In a push to seize guns and deter crime in dangerous neighborhoods, Baltimore police are aggressively stopping and frisking people, a tactic employed with little oversight from senior commanders and virtually no tracking of its effectiveness, reports the Baltimore Sun. Officials credit the strategy with helping to reduce homicides and violent crime in areas where people often ask for more police. Residents say they are unjustly harassed and detained. Defense lawyers and experts say they worry that the approach runs afoul of constitutional protections against illegal search and seizures.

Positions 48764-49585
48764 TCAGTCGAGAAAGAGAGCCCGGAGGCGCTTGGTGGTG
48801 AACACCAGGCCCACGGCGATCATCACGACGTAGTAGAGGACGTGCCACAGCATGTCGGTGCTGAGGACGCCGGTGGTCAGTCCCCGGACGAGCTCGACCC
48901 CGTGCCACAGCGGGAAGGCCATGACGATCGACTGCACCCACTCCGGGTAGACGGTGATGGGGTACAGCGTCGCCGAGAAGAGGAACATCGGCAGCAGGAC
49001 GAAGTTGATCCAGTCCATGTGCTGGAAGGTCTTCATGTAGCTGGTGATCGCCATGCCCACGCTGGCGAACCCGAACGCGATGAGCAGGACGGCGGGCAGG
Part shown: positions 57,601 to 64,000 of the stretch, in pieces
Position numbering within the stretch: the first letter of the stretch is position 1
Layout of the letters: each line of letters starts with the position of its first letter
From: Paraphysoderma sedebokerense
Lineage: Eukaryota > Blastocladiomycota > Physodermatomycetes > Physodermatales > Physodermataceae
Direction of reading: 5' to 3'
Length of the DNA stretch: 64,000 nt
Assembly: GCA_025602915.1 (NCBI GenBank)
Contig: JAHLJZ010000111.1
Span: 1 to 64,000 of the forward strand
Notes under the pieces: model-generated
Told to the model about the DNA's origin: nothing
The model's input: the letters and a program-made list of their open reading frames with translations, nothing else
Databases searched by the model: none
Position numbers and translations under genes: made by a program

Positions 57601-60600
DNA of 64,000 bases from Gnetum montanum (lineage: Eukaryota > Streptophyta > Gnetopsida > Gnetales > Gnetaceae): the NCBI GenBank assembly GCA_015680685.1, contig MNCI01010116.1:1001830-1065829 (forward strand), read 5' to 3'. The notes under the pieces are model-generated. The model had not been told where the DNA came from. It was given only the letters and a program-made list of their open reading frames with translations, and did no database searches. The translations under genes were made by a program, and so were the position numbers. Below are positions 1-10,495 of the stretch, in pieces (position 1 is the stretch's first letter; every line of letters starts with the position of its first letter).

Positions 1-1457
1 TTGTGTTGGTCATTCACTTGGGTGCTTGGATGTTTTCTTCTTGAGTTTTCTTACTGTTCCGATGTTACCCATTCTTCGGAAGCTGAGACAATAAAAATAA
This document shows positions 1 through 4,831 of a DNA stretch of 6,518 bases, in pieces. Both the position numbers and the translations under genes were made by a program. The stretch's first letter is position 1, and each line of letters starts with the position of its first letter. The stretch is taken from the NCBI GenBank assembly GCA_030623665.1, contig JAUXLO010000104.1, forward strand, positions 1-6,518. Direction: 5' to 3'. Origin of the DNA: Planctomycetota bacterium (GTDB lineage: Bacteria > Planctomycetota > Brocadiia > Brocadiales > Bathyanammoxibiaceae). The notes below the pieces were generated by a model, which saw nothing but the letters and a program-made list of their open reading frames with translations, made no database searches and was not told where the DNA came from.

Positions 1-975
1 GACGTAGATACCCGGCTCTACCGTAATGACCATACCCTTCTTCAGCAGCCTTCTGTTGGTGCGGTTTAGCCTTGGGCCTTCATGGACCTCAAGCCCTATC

Officers are constitutionally prohibited from conducting random stops and searches, but courts have ruled that officers could stop a person if they had “reasonable suspicion” that someone had a weapon or was in the midst of committing or preparing to commit a crime. Patrol officers, whose productivity is measured in large part by how many stops and arrests they make, have told their union representatives that what could be an effective tool is being overused in a daily push to ratchet up statistics. Officers report performing tens of thousands of such stops this year, according to internal documents reviewed by the Sun. After questions from the Sun, the department started an audit to determine the actual number of stop-and-frisks by officers.